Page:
American animal proteins increasingly dependent on diversification
DENVER, Nov. 04, 2021 (GLOBE NEWSWIRE) – Over the past two decades, U.S. animal protein exports have nearly tripled, from $ 7.4 billion to $ 20.7 billion. This growth is largely the result of successful marketing programs in the industry and sound trade negotiations with the government. Today, exports account for 10 to 30% of US animal protein production, depending on the industry segment.
Trade policy remains an essential element in building cohesive and reliable export markets, and the United States must be at the negotiating table as new trade developments unfold, according to a new report from CoBank’s Knowledge Exchange. . The recent appointment of a chief agricultural negotiator to the office of the US trade representative is an important step in that direction.
The Trump administration’s harsher line on trade, pursued by the Biden administration, has led to mixed results for U.S. agriculture. Agricultural exports to China flourished under the Phase 1 agreement, but the US withdrawal from the Trans-Pacific Partnership (TPP) likely meant lost opportunities for US exporters.
“Continued market and product diversification is essential for a vibrant US protein export business,” said Brian Earnest, chief animal protein economist at CoBank. “The successes enjoyed by the US meat industry during the Phase 1 agreement with China are not assured in 2022 and beyond. And the United States’ lack of involvement in the evolution of global trading partnerships in recent years has jeopardized the success of exports. “
Since 2000, the share of the volume of meat and poultry exported by the United States has increased from around 6% to over 13%. These gains were made in the wake of the North American Free Trade Agreement (NAFTA) and other trade agreements concluded by US administrations since President Reagan.
However, for over a decade free trade has become significantly less popular in the United States. Unfortunately for US meat exporters, the rest of the world continues to move forward on trade deals that threaten to put US producers at a disadvantage in world markets.
As exports to East Asia and North America have grown, European markets have eroded for US protein exporters. Countries outside of East Asia and North America account for almost one-third of all US protein export volume. And many of these countries are directly involved in multilateral trade agreements that do not include the United States, such as the Comprehensive and Progressive Agreement for Trans-Pacific Partnership (CPTPP).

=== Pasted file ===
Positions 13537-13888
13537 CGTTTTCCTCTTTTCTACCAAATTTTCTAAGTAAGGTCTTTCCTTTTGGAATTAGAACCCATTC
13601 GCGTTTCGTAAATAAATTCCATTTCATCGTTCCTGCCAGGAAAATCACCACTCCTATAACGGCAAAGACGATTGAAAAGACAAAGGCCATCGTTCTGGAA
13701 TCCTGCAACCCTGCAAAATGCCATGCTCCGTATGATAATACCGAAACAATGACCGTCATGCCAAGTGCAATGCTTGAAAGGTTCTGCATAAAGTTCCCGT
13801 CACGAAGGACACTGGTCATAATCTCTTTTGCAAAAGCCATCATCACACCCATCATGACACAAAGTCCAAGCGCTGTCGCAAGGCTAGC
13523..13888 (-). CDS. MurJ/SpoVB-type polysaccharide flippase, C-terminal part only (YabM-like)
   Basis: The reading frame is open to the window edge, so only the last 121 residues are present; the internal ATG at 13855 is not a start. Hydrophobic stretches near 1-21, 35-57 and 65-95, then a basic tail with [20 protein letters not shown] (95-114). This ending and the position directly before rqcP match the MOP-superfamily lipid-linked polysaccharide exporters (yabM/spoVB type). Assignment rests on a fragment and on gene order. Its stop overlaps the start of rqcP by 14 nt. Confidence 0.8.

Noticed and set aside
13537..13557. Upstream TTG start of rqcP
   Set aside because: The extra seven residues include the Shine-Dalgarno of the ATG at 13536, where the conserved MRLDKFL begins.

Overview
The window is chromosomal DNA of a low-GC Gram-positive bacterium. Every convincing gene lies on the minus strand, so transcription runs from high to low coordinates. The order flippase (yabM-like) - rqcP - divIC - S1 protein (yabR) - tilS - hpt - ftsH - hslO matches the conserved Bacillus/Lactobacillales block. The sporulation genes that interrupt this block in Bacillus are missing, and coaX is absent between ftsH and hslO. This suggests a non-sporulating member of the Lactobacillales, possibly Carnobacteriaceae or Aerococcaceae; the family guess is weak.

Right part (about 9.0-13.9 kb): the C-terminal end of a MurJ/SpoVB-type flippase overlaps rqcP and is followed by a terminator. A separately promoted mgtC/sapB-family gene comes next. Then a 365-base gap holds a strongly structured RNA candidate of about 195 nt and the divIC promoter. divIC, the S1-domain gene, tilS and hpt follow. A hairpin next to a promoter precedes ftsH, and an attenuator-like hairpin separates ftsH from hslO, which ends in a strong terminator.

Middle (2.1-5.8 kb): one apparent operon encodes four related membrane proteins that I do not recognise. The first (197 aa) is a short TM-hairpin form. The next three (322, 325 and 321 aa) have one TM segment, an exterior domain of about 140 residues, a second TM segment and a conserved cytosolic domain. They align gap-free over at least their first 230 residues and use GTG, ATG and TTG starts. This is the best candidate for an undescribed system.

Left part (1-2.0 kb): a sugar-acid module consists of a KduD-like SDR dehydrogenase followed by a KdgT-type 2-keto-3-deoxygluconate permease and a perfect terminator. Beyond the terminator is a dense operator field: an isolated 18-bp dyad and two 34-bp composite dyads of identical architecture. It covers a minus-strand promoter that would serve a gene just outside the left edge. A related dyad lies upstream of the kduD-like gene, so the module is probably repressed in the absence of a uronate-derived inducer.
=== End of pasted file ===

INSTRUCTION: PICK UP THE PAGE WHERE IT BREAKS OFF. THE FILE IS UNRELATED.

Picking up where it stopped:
The impact of the United States-Mexico-Canada Agreement (USMCA) was minimal, as American beef and pork had already benefited from duty-free access to trading partners under NAFTA. However, the revised engagement with the first and third largest U.S. food and agricultural export markets calmed participants as policymakers sought to rebalance trade at the time. As the volume of exports to China has eroded recently, a healthy trading relationship with Mexico is essential.
Access to various markets also remains vital for US meat exports. For example, USDA trade data shows the United States exported 650 million pounds of broiler meat to 111 destinations in August. While nearly 65% went to the top three destinations (Mexico, China and Cuba), 20 destinations claimed at least 1% of US broiler meat exports.
As China has become a growing source of opportunities for meat exporters in recent years, it will become increasingly important to seek global opportunities for US meat exports. This is especially true if the CPTPP continues to win over major protein exporting countries and the United States is not a member.
Read the report, US Animal Protein Needs Trade Negotiators Back at the Table.
CoBank is a $ 155 billion cooperative bank serving vital industries across rural America. The bank provides loans, leases, export finance and other financial services to agribusinesses and rural electricity, water and communications providers in all 50 states. The bank also provides wholesale loans and other financial services to affiliated farm credit associations serving more than 75,000 farmers, ranchers and other rural borrowers in 23 states nationwide.
CoBank is a member of the Farm Credit System, a nationwide network of retail banks and credit associations licensed to serve the borrowing needs of U.S. agriculture, rural infrastructure, and rural communities. Based outside of Denver, Colorado, CoBank serves clients in regional banking centers across the United States and maintains an international representative office in Singapore.